It is not an easy task to teach bipedal robots to keep balance while walking on any terrain. A few years ago, experts from Oregon State University (US) demonstrated their achievement in this area – a bulky robot called ATRIAS (Assume The Robot Is A Sphere). Its structure, skills, self-balancing and walking were inspired by running birds, the ostrich in particular.
The scientists had been continuously improving their scientific research, but the developers from Agility Robotics presented an improved version called Cassie two years later. The robot is deprived of the body (in the usual sense of the word), the head and manipulator hands. This solution helped to optimize its navigation on rough surfaces and improve its self-balancing.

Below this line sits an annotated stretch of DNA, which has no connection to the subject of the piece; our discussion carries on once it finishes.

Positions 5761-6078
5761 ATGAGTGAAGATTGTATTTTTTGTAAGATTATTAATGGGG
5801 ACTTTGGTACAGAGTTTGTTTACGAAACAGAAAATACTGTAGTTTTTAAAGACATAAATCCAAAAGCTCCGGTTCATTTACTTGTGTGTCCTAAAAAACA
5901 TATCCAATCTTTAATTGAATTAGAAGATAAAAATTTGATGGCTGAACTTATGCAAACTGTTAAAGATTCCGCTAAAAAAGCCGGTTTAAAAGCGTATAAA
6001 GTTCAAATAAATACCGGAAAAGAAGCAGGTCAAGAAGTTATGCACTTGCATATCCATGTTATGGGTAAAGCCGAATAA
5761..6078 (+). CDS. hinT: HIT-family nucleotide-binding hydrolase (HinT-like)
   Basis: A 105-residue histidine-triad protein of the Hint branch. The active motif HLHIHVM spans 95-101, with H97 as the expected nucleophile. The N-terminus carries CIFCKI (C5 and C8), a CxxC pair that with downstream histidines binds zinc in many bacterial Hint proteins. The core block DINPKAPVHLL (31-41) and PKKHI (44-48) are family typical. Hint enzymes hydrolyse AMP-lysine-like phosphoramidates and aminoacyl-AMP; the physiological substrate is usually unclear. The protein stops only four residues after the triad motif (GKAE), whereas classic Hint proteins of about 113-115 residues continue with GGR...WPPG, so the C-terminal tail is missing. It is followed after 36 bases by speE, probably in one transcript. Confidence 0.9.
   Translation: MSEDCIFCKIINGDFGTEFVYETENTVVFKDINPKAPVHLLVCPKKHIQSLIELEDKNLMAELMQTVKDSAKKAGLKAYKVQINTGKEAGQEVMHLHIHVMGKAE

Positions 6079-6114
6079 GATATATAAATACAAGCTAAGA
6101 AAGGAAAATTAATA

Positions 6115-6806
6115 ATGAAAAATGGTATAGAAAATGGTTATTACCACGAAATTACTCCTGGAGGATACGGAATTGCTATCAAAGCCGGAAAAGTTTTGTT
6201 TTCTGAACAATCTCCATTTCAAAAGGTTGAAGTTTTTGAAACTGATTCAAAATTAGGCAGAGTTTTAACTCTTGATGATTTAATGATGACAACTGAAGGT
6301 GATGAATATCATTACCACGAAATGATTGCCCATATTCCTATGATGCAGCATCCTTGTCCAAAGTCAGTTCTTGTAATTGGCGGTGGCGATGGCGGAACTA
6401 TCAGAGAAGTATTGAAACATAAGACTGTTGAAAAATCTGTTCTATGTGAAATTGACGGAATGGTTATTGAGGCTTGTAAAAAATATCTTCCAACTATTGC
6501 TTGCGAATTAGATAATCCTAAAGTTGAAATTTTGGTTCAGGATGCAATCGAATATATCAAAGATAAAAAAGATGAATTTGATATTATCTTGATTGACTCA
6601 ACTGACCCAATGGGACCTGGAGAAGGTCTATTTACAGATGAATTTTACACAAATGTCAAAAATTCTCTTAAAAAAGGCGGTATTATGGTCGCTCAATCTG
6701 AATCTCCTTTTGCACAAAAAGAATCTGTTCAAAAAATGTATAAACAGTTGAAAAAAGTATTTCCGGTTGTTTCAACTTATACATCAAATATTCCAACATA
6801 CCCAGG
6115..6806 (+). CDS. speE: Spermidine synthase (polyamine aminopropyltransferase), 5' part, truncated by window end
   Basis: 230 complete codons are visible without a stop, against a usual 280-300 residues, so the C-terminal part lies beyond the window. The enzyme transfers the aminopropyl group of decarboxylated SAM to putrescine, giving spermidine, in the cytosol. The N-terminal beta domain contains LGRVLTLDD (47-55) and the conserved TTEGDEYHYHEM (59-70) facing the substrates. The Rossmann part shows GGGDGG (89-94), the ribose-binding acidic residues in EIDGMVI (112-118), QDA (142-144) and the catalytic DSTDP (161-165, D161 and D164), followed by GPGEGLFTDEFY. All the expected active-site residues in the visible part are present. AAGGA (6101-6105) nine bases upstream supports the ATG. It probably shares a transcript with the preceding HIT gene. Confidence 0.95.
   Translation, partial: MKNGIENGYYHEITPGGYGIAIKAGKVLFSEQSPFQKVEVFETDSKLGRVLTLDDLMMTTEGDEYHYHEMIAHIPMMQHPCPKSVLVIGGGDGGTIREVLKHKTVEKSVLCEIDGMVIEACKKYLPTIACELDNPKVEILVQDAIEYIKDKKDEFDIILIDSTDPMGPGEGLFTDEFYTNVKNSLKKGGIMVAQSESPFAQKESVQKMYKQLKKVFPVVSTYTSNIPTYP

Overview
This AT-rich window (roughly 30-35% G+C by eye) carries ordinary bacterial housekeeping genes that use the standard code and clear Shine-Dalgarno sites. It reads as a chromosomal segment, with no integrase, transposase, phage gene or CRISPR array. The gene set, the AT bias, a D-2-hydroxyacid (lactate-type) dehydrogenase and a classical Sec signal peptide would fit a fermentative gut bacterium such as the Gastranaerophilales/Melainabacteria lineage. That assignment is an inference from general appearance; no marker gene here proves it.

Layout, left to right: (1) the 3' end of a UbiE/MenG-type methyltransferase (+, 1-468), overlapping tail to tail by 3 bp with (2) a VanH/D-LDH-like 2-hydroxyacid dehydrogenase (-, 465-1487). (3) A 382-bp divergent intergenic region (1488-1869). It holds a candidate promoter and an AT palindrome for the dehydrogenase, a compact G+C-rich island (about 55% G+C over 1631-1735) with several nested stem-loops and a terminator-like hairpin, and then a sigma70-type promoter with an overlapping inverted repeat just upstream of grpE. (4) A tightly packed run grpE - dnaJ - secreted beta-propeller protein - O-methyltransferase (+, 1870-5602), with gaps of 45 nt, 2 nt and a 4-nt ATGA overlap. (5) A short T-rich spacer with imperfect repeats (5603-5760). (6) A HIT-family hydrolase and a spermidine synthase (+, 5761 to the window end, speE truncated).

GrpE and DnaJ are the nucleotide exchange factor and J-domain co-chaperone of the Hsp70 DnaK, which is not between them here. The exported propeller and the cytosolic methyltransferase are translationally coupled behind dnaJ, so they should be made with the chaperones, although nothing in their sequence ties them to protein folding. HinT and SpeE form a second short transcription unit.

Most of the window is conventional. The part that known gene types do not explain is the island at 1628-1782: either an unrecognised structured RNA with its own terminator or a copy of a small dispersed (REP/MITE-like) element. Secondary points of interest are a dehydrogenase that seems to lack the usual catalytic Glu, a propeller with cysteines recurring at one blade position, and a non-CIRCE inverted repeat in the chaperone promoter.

According to Jonathan Hurst, associate professor of robotics at the Department of the University of Oregon, they are not trying to duplicate an animal’s appearance, but pay attention to the methods that animals use for efficient and sustainable movement. In the future, the robots following bipedal Cassie will contribute to the delivery service, perform dangerous tasks in disaster areas or intelligence. As the developers say, Cassie’s price will be much lower than that of humanoid robots.
New developments in the field of design, battery capacity, limb physiology and computing allowed to make Cassie significantly more maneuverable in comparison with ATRIAS. In addition, new materials making up its components and the body are more durable and they will not be damaged when the robot falls – there is nothing to be broken or fractured.